Writings and Drawings
by James Thurber

edited by Garrison Keillor
  

Review by
Robert Wilfred Franson

Library of America: New York, 1996

1004 pages

April 2009

  

James Thurber's multiple talents

... When the little girl opened the door of her grandmother's house she saw that there was somebody in bed with a nightcap and nightgown on. She had approached no nearer than twenty-five feet from the bed when she saw that it was not her grandmother but the wolf, for even in a nightcap a wolf does not look any more like your grandmother than the Metro-Goldwyn lion looks like Calvin Coolidge. So the little girl took an automatic out of her basket and shot the wolf dead.

Moral: It is not so easy to fool little girls nowadays as it used to be.

"The Little Girl and the Wolf"
Fables for Our Time
  

This is a nicely representative selection, rather an editorial achievement since it must cover several talents that only partly overlap. Writings and Drawings by James Thurber contains several books complete:

We have chapters from single-theme books:

And hundreds of pages of sketches, essays, and drawings from assorted collections; the latter of these originally included both new material and best-of-previous material, with some reduplication, and a lot of their best is here:

  • The Owl in the Attic
  • The Middle-Aged Man on the Flying Trapeze
  • Let Your Mind Alone!
  • Fables for Our Time & Famous Poems Illustrated
  • My World — and Welcome To It
  • Men, Women and Dogs
  • The Thurber Carnival
  • The Beast in Me and Other Animals
  • The Thurber Album
  • Thurber Country
  • Thurber's Dogs
  • Further Fables for Our Time
  • Alarms and Diversions

So there's a lot of fine material here, although of course it's no more a complete set of Thurber than the collections above. The majority originally appeared in the New Yorker. Almost all of this is timeless, and what aren't timeless are evocative period pieces.
  

Stories & sketches, memoirs & drawings

Among the non-fiction, Thurber's autobiographical material would be hard to surpass anywhere: often humorous, always thoughtful and empathetic, always well written. My Life and Hard Times (childhood and youth), "A Portrait of Aunt Ida", "I Went to Sullivant" (school), "The First Time I Saw Paris" (journalist), and others. Plenty about dogs.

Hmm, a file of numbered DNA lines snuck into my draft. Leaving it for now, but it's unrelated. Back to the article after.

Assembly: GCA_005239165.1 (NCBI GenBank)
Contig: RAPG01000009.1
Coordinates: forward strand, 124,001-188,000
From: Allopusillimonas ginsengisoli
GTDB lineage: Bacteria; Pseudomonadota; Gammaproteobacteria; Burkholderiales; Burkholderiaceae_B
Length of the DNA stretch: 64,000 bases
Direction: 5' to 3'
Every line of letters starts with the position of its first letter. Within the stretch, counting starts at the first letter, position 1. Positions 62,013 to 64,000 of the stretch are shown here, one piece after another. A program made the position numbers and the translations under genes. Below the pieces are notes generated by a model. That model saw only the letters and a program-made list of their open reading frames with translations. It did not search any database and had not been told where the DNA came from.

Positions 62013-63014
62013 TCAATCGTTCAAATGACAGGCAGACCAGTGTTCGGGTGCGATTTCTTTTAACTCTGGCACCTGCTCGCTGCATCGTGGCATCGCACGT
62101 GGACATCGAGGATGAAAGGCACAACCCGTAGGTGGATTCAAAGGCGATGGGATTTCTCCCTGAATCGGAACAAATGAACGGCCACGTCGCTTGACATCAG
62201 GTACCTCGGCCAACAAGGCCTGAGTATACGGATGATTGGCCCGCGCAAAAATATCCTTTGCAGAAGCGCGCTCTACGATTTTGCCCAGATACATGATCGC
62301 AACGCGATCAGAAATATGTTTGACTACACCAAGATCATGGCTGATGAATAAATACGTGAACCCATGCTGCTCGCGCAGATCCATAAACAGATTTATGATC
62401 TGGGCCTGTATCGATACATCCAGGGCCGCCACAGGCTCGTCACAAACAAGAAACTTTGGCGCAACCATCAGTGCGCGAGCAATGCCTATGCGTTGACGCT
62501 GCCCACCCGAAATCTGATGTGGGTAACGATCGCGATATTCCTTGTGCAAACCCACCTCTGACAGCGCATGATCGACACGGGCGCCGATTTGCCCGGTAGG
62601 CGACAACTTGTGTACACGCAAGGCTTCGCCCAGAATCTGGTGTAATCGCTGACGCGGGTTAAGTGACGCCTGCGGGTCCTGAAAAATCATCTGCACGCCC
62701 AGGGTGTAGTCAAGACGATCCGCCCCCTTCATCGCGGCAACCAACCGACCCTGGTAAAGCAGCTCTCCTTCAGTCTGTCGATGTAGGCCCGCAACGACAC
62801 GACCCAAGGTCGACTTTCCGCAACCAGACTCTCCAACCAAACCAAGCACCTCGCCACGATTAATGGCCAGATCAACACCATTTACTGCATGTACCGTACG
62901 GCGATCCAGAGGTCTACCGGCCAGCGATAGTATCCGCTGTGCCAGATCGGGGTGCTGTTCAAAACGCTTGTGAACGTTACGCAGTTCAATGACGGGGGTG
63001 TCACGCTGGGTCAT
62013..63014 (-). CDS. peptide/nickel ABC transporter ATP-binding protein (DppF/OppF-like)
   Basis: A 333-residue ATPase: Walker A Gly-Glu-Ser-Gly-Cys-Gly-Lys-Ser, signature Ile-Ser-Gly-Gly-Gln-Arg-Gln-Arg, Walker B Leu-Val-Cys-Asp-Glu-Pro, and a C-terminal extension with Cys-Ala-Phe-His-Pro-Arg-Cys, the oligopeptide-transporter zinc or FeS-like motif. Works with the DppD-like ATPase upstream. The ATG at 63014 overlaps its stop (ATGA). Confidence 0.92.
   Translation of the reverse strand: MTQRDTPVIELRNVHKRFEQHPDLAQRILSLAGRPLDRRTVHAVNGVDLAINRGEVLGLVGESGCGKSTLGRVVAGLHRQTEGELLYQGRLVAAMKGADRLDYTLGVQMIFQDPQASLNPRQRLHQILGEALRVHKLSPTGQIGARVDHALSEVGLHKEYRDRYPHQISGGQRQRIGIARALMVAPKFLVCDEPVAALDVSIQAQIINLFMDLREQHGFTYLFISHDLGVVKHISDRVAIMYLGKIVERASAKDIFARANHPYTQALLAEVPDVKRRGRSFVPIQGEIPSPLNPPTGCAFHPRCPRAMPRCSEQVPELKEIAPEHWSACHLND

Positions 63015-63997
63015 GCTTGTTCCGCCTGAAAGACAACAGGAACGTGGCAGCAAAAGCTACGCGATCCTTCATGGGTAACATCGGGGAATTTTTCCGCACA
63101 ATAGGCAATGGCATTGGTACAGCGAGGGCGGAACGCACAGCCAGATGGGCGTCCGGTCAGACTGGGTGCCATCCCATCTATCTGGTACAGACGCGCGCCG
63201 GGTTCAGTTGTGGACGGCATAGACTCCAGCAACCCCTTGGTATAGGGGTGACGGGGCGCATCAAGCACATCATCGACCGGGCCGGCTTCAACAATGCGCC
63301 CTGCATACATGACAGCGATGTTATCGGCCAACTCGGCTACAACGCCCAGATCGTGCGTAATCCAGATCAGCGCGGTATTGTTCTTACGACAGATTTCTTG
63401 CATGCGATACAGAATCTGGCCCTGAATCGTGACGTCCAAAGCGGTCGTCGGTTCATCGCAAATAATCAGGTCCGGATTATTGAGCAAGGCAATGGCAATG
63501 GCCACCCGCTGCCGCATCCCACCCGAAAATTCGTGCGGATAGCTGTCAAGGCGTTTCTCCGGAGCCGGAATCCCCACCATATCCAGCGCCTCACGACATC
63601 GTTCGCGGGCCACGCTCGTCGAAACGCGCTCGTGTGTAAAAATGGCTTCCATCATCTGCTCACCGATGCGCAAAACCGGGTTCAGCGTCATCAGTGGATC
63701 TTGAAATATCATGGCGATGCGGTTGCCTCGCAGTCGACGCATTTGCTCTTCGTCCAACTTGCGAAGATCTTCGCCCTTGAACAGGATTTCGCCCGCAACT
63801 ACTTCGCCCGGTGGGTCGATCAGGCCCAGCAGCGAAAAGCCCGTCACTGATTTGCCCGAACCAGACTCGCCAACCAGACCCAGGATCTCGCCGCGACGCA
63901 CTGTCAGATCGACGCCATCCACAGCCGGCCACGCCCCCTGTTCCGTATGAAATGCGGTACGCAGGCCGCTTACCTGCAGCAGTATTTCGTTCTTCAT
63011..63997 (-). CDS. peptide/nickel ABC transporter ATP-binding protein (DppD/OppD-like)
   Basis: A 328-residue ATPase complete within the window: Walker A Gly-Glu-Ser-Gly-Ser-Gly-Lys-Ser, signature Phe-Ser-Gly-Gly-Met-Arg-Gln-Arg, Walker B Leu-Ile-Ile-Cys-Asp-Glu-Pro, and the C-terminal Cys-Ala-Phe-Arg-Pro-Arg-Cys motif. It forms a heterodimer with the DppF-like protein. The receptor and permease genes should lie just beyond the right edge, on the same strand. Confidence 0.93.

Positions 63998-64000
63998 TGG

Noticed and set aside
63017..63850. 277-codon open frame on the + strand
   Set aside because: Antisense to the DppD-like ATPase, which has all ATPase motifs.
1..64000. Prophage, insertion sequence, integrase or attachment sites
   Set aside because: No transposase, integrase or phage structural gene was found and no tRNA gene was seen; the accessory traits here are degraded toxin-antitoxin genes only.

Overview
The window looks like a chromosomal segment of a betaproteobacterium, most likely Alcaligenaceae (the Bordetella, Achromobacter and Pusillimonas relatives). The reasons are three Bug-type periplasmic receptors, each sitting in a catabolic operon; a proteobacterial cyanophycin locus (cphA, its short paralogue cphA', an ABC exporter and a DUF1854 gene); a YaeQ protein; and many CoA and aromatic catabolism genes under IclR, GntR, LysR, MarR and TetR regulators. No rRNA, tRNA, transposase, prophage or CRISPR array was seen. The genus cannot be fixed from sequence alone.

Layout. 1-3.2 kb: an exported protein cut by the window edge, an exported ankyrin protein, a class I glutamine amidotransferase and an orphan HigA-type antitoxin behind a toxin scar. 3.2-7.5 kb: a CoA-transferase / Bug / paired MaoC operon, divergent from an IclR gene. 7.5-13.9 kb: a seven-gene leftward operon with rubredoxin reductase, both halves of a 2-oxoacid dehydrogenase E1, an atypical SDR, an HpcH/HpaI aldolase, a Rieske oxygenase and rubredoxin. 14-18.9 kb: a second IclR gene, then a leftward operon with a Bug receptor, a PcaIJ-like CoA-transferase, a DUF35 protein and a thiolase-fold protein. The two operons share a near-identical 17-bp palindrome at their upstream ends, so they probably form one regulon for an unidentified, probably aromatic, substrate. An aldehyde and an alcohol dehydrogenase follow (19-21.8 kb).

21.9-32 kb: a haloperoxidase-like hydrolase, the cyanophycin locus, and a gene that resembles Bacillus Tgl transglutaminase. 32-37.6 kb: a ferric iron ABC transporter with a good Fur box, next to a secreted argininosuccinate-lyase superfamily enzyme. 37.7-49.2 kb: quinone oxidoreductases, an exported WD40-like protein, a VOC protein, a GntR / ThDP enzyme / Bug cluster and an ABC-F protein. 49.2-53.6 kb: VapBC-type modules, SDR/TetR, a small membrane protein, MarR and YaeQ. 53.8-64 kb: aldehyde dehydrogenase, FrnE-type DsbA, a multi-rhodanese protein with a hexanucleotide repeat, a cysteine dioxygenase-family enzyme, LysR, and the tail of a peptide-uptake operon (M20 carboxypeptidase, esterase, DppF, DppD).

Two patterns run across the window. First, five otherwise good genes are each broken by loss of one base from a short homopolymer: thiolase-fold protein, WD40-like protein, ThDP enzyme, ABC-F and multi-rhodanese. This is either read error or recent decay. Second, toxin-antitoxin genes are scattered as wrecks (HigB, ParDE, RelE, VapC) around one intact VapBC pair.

Let Your Mind Alone! is almost a book itself. Literary-field items include not only The Years with Ross, but "A Final Note on Chanda Bell" (parody), "Do You Want to Make Something Out of It?" (word games), "File and Forget" (publishers), "The Letters of James Thurber" (correspondence), and "The Lady on the Bookcase" (on his drawings).

Among the short stories are classics such as "Interview with a Lemming", "The Macbeth Murder Mystery","The Man Who Hated Moonbaum", "The Secret Life of Walter Mitty", "You Could Look It Up"; and, among previously uncollected pieces, "Tom, the Young Kidnapper, or, Pay Up and Live".

There's a wealth of great cartooning in Writings and Drawings. Lots of individual drawings; sequences ranging from two-pagers like "The Bloodhound and the Bug", to many-pagers like "The Race of Life", and "The War Between Men and Women". Fables for Our Time consists of exquisitely ironic illustrated miniatures. And dogs, lots and lots of wonderful Thurber dogs.
  

So we see that Writings and Drawings showcases James Thurber as story writer, nonfiction writer, and cartoonist: all excellent, a superb book.

  

© 2009 Robert Wilfred Franson


  
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